If you suffer from indoor allergies, you know that finding the right pillow is crucial for getting a good night’s sleep. There are tons of pillows on the market advertised as hypoallergenic, so you may be wondering if memory foam pillows also fit that bill.
In this article, we will explore how hypoallergenic memory foam pillows really are and give you some tips on how to find the best pillow for your needs.
So, are memory foam pillows hypoallergenic?
While memory foam is not natural by any stretch of the word—no matter what the label says— it is naturally hypoallergenic. That means the material itself is resistant to mold, mildew, and by extension, dust mites. These are all common allergens that can cause congestion, sneezing, and general discomfort.
So if you are someone who is allergic to these things, a memory foam pillow may be a good option for you. If you already use a memory foam pillow and are still experiencing symptoms of indoor allergies, it could be due to something else present in the room (your bedding, mattress, etc.), or your pillow may actually be the culprit.
- 1 Can Memory Foam Pillows Cause Allergies?
- 2 The Best Way to Clean a Memory Foam Pillow
- 3 Are There Other Hypoallergenic Pillows I Can Try?
- 4 Conclusion
- 5 Sources
Can Memory Foam Pillows Cause Allergies?
While memory foam pillows are naturally resistant to the buildup of bacteria that cause most indoor allergies, it is possible that you may be allergic to the material of the memory foam itself. Memory foam is made with various chemicals, and some people may have an allergic reaction to them.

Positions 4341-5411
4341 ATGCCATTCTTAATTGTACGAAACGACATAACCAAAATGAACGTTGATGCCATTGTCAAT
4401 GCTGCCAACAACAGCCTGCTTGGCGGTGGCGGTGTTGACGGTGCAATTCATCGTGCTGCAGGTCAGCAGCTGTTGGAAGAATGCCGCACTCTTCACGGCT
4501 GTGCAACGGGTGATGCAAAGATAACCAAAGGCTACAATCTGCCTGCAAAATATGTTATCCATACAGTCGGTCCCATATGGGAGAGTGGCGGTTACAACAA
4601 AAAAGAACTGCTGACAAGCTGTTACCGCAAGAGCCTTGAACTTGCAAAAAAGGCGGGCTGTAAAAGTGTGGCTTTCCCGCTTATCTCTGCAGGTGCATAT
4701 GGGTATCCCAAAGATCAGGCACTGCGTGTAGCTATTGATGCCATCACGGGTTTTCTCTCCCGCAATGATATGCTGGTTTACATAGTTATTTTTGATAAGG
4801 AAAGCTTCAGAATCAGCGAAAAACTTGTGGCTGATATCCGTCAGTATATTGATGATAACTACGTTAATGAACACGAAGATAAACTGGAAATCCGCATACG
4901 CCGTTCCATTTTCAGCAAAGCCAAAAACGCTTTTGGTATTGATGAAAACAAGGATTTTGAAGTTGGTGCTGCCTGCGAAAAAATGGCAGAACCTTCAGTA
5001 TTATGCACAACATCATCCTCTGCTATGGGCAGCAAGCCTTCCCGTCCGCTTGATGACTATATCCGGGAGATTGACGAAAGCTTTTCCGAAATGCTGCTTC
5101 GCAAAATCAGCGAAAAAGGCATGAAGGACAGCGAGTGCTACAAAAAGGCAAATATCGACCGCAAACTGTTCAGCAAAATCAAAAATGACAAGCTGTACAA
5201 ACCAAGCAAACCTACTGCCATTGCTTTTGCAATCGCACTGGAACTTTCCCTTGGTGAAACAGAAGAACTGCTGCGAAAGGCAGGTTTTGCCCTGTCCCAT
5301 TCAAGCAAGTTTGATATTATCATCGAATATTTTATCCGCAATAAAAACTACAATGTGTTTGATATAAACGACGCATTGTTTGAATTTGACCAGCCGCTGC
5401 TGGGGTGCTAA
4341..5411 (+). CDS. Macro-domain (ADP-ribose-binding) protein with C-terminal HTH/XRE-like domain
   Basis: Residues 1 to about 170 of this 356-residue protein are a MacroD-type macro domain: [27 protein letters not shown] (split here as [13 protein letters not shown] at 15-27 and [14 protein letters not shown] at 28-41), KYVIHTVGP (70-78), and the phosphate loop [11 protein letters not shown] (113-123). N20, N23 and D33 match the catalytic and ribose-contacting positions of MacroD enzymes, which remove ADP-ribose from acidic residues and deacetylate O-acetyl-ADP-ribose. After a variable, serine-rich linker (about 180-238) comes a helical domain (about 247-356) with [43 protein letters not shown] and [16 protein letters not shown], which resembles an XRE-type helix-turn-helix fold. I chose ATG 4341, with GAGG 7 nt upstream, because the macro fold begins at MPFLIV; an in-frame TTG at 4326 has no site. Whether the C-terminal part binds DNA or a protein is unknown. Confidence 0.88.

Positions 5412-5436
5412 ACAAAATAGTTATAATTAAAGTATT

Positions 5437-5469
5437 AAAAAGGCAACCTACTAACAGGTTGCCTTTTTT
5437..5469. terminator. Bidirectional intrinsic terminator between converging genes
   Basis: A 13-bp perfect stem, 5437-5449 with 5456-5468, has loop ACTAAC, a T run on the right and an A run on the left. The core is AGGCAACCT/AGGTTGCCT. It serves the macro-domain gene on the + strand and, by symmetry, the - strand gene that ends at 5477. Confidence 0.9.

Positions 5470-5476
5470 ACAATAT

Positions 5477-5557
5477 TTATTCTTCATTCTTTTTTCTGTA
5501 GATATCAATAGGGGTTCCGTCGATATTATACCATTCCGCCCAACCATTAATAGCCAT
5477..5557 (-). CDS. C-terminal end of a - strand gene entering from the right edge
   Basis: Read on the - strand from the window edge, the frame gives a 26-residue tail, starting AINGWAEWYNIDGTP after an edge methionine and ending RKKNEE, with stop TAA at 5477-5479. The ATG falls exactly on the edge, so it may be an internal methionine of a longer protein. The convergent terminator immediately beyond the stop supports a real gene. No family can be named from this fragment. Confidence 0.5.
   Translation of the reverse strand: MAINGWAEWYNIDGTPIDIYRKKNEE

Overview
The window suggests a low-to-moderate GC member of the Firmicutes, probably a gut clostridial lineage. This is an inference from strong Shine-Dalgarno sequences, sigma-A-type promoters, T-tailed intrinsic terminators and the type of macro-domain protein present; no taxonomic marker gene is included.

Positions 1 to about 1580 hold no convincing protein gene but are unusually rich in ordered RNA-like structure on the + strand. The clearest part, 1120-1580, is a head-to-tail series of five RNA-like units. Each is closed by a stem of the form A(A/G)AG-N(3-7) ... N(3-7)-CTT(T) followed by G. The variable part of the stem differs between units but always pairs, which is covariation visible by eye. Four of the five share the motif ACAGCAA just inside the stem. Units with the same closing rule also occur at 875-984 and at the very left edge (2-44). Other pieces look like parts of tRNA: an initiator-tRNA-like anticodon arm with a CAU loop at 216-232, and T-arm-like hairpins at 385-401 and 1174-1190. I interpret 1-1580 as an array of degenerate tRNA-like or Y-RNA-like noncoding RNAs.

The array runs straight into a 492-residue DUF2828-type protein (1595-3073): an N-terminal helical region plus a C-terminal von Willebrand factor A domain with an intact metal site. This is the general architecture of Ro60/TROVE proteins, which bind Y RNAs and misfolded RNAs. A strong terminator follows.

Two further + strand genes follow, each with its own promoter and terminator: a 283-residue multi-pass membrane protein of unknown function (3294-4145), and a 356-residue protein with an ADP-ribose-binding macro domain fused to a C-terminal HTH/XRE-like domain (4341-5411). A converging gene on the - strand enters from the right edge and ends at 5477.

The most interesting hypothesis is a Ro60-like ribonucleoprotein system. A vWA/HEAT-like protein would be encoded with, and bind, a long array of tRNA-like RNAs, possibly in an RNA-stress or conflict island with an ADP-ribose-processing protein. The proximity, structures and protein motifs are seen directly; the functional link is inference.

There are three potential causes of allergic reactions to memory foam pillows, which include the smell, toxic materials in the filling, and allergen buildup on the surface.
How Smell Might Trigger Allergy Symptoms
Some people may find that the smell of memory foam triggers allergy symptoms. This is because memory foam is made from various chemicals and materials, including volatile organic compounds (VOCs), which can release chemicals into the air.
This release is known as off-gassing. These chemicals can be irritating to the respiratory system and may cause sneezing, coughing, watery eyes, and even nausea.
How Toxic Materials Can Cause Allergic Reactions
While not all memory foam pillows are made with latex, many of them are. If you are allergic to latex, whether synthetic or natural, you may experience an allergic reaction to a memory foam pillow.
The same goes for other materials used in memory foam, such as polyurethane. These materials can also contain VOCs, which can cause the same symptoms mentioned above.
Allergen Buildup on Memory Foam Pillows
Another potential cause of allergic reactions to memory foam pillows is allergen buildup on the surface. While memory foam is resistant to mold, mildew, and dust mites, it can still collect these allergens over time.
If you don’t wash your pillow regularly, these allergens can build up and cause symptoms to flare up. Washing your pillow frequently will help to reduce the risk of an allergic reaction.
What to Do if Your Memory Foam Pillow Is Causing Your Allergies